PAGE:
Many marriage initiatives today are being funded through federal grants under the Healthy Marriage Initiative, but because the OMI pre-dated congressional approval for such funds, Oklahoma had to find its own resources, at least in the beginning. To plan and initiate activities, Oklahoma found small sources of funding from the private and public sector, but quickly determined that more substantial funds were needed to provide the staying power to grow the OMI and eventually roll out services statewide. Once broad support for the OMI was clear, significant state funding was pledged from surplus TANF money. Oklahomas DHS now allocates a budget for the OMI each year, based on the availability of TANF funds and the level of OMI activities. In recent years, the state also has sought and received federal funding to support specific program elements of the OMI.
A Small State Planning Contract Enabled the OMI to Get Started. To support its initial planning and coordination activities, OMI planners approached several state agencies, such as DHS, which administered the states TANF program. DHS provided a small planning contract for the initiative. The State Health Departments commissioner and deputy commissioner also were approached. While they were supportive of the initiative because they felt it had important public health dimensions, the Health Department had no funds available to support OMI activities at the time.
OMI Supporters Also Sought Private Funds in the Early Years. In July 1999 OMI supporters began seeking private funds for early coordination and activities. OMI planners established a fiduciary partner to accept cash and in-kind donations, and approached business leaders and foundations to help fund the OMI. These groups did express support and made some contributions. It soon became apparent, however, that a widespread, ongoing effort could not be planned, implemented, or sustained without more substantial and predictable funding. OMI leaders began to consider whether any such sources of funding were available. One opportunity stood out.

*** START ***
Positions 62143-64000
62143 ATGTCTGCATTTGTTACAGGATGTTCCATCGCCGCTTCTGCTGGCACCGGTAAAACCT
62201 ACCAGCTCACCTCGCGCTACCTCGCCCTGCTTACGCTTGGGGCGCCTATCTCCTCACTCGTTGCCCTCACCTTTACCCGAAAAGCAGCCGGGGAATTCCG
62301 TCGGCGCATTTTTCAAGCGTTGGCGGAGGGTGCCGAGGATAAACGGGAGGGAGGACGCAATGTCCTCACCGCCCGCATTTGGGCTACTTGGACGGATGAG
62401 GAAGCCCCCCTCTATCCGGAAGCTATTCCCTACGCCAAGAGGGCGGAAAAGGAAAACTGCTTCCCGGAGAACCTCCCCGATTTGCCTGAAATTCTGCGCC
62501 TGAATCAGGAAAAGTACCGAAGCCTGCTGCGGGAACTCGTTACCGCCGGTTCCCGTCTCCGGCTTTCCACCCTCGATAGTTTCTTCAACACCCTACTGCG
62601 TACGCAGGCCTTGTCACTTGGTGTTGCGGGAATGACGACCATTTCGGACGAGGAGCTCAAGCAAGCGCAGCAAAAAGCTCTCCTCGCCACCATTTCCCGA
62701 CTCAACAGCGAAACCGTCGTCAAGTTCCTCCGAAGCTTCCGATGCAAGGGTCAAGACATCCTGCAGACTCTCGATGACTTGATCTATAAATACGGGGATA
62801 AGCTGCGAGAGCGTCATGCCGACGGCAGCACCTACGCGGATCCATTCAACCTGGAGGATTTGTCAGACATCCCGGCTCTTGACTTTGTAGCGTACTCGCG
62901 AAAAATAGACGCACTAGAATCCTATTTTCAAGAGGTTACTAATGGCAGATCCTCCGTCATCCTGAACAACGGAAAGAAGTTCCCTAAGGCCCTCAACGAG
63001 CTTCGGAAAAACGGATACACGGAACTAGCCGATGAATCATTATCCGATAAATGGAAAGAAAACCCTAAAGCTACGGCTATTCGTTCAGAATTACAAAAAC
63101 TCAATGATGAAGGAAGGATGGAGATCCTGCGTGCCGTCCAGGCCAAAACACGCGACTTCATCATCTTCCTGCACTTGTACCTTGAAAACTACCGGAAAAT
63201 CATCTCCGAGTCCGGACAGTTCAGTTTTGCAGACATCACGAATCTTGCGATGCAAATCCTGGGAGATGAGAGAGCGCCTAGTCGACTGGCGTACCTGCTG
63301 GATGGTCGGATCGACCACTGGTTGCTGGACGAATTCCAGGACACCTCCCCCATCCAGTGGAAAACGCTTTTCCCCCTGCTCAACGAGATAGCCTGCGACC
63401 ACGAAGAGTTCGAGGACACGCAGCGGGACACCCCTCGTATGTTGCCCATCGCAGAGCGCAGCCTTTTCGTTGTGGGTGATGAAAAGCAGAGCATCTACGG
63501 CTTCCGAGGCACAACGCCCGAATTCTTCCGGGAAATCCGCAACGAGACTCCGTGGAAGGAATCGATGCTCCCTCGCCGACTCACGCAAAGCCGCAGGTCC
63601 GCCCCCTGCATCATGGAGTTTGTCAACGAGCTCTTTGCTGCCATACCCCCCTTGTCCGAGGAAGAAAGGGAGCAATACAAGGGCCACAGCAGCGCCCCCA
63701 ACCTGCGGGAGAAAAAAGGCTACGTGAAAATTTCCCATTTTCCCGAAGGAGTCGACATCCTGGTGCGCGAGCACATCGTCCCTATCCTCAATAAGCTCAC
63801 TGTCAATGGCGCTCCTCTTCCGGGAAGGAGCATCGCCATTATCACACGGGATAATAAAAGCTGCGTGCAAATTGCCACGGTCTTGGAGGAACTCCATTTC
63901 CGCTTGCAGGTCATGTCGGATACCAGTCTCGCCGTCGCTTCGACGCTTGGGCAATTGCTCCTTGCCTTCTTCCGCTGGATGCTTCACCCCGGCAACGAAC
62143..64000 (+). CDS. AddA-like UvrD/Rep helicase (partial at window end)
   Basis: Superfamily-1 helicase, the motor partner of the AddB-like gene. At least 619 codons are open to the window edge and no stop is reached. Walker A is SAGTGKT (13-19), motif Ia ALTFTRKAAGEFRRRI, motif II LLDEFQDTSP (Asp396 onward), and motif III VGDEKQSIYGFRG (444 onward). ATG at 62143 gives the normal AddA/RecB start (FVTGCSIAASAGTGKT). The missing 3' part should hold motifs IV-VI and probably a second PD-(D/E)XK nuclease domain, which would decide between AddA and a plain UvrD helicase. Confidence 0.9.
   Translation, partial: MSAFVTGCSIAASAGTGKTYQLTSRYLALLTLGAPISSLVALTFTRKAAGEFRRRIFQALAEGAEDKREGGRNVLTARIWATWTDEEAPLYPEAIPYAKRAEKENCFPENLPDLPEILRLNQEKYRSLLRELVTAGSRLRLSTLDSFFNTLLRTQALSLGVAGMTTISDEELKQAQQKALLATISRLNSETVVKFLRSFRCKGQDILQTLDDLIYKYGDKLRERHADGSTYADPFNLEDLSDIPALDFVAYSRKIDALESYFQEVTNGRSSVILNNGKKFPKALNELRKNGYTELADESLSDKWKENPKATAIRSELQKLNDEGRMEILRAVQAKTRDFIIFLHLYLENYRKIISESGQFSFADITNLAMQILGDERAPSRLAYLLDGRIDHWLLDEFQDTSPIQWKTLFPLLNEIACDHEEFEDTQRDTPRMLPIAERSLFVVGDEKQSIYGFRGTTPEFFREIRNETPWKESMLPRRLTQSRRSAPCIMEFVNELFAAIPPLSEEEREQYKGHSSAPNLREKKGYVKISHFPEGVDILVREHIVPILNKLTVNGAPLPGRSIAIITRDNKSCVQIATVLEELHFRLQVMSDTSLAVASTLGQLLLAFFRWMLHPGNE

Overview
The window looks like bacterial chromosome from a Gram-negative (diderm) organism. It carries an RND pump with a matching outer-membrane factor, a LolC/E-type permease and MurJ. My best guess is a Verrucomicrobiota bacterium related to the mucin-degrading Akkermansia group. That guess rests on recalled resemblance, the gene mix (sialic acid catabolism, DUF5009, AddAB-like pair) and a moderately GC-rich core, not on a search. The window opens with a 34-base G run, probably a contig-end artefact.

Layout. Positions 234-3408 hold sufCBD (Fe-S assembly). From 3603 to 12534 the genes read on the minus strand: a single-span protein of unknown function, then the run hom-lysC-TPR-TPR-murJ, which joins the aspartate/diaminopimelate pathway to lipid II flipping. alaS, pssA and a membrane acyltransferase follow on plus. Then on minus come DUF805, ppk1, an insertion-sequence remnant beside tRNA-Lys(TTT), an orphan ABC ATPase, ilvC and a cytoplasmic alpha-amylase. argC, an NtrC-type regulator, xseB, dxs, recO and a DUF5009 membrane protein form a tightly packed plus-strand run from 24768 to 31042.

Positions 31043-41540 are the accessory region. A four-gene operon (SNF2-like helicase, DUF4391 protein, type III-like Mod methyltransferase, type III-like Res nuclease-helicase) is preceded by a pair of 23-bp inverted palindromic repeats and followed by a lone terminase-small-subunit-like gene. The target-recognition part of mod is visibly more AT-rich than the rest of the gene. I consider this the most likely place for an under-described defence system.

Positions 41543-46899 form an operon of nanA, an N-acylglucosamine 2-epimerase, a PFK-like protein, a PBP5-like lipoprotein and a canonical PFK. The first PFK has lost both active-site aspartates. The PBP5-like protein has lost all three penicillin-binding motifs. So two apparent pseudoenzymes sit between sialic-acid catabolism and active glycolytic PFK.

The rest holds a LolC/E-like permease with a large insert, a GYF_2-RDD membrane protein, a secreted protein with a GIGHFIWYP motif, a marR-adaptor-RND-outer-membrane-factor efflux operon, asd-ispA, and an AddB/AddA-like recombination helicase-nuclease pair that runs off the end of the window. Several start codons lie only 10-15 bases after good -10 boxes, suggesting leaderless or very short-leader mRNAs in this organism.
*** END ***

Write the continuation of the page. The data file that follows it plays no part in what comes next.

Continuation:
TANF Surplus Funds Gave the OMI the Resources Needed to Implement Services Statewide. As in other states, dramatic declines in Oklahomas TANF caseload in the years following the 1996 welfare reforms had created a pool of surplus TANF funds. In 2000, DHS in Oklahoma had a $100 million surplus of combined state and federal TANF dollars. Federal law gave states wide latitude to use their surpluses for addressing TANFs overarching goals including those relating to family formation. In Oklahoma these funds were controlled not by the state legislature, as they were in most states, but by a nine-member DHS governing board, the Commission for Human Services, whose members were appointed by the governor.(7)
In March 2000, Governor Keating asked the Commission to reserve 10 percent of the projected TANF surplus a total of $10 million over several years for strengthening marriage. The Commission agreed. This symbolic and dramatic action constituted a public endorsement of the OMIs importance and also provided a large pool of available funding the OMI could draw on to sustain its planning process and to support the various activities and programs the OMI eventually would take up. DHS now provides annual funding for OMI activities based on the availability of TANF monies and the level of OMI activities. More recently, state funding has been leveraged to obtain federal funds through the Healthy Marriage Initiative and other programs, to support OMI activities for particular target populations, such as adoptive parents and unwed expectant couples.